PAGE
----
2. Remembrance Day _ Protocols - Comments

    Thank you for your comments Brett. It is getting more difficult to get people out for the cerimonies all the time. Many are, of course, working and school children are not given the day off though they are often bussed to the cenotaph then back to school after the service. Many government employees with the day off (Federal government offices are closed) see this as a day to go shopping etc. Shopping malls and different stores and shops do observe a two minute silence which is both a little surprising and welcomed, of course, by people who see the importance of remembering. Regards Brian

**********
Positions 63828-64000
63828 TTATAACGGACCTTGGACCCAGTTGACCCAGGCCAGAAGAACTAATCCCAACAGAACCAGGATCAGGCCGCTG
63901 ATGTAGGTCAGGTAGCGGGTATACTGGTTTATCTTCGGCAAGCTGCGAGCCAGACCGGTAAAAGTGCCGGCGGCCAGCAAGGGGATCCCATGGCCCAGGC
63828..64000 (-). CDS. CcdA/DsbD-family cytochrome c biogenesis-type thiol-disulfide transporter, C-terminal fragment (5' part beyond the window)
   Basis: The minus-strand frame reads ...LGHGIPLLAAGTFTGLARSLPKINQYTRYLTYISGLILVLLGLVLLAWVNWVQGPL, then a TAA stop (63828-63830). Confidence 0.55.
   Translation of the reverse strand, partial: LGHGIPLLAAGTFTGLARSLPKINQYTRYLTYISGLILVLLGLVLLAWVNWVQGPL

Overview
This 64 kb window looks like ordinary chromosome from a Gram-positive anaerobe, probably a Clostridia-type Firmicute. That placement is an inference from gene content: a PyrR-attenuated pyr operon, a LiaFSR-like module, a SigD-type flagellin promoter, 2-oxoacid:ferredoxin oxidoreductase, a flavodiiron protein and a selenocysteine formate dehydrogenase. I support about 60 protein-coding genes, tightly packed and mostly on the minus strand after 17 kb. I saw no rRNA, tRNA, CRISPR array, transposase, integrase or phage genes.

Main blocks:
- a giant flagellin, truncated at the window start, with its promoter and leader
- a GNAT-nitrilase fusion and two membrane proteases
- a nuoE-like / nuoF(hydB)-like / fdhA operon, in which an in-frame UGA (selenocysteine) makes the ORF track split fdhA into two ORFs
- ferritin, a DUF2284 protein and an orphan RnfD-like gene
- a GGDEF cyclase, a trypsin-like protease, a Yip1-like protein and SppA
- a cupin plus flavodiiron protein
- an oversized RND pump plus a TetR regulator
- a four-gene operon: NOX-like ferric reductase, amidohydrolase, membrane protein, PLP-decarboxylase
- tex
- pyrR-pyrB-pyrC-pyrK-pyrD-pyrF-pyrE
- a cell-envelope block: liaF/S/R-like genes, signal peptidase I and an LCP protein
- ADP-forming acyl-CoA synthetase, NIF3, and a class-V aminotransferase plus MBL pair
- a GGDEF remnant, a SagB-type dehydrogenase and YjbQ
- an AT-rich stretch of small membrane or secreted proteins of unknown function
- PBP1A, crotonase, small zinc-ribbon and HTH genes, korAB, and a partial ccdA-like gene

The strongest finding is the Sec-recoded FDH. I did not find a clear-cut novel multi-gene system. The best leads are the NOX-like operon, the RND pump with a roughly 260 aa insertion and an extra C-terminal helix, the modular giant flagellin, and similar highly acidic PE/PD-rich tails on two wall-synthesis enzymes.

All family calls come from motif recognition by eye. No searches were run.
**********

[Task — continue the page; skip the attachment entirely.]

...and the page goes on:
3. Remembrance Day – Protocols – Comments November 11 is Remembrance Day here in Canada, a day where we remember and honour those who have and are serving their country. During this time we, like people in many countries around the world, wear a poppy in honour of the fallen and those who served and still serve in our armed forces. I felt it timely to post the protocols here in Canada for the wearing of the poppy and welcome the members to add anything regarding this practise in their own country. 1. Do not change the pin, not for a safety pin to prevent loss and not using a flag pin in place of the original. If you would like to prevent the loss of your poppy, as often happens, let me suggest that you take a piece of wide elastic or rubber band, fold it in half and pierce it with the pin. When you pin the poppy on take this piece of rubber band install it on the pin, sliding it up to the closest possible point where it cannot be seen and your poppy will be secure. 2. Wear the poppy on the left lapel. No lapel? Then wear it on the left side (same side as your heart, unless you are an alien from outer space then you are on your own). 3. Wear the poppy from the last Friday of October until the end of the day on November 11. You can wear your poppy respectfully at other times such as funerals of veterans or official ceremonies. Some wear it all year around stating, when challenged, that they remember their service people all year and not just on Nov.11. For the most part I call B.S. on this statement. I’ve seen poppies worn on greasy dirty old hats and you know that the poppy, being as dirty as the hat, that no thought was given to its significance once it was originally placed there. On your hat in the middle of your forehead is not on the left lapel, Buddy. Before anyone replies with a scathing message let me just say ahead of time, “Yes, you are one of the few who honours our soldiers every day you get out of bed and before you say your nighty nights to your loved ones every night. You are in no way feeling indignant and self-righteous and you do not wear the poppy to let others know how sanctimonious you are”. Yep. I’m a bastard. There I hope I saved someone a little time. 4. Anyone who is honoring our veterans can, and should, wear a poppy. 5. How many can you wear? I would have said 1, until I saw a photo of Queen Elizabeth wearing several at a ceremony and checked the Canadian protocols, which I am sure, would echo the British protocols. Besides if Her Royal Majesty wears more than 1 poppy then it just can’t be wrong. Is my monarchism showing? 6. How to dispose of your poppy. You can leave it at the memorial or cenotaph at the end of the day on the 11th. Many will leave them on the cenotaph after the service, commencing at 11 o’clock, as a sign of respect. This has always been a problem for me the few times I have not attended the services. Like worn out Canadian flags I tend to place them in a box and store them away as I just can’t seem to bring myself to tossing them out. I feel it is an insult to those I just honoured, but that just how I feel. Whatever you do with your poppy at the end of the day, DO NOT reuse them! A number of years ago when I attended my first Remembrance Day ceremonies, in full uniform, which included the Royal Canadian Mounted Police, Regional Police Services and the Fire Department I recall standing at attention while they played The Last Post. My eyes started to well up with tears, which is odd as I am not known to show emotion. I was wishing I could hold them back when I strained my eyes to my left (we were at attention remember) and next to me was an RCMP officer who must have stood 6 foot 4. Tears were streaming down his face; there went any chance of me remaining my usual stoic self. If you are able please attend the Remembrance Day services in your area, it means a lot to those who have and are giving so much for us. Regards Brian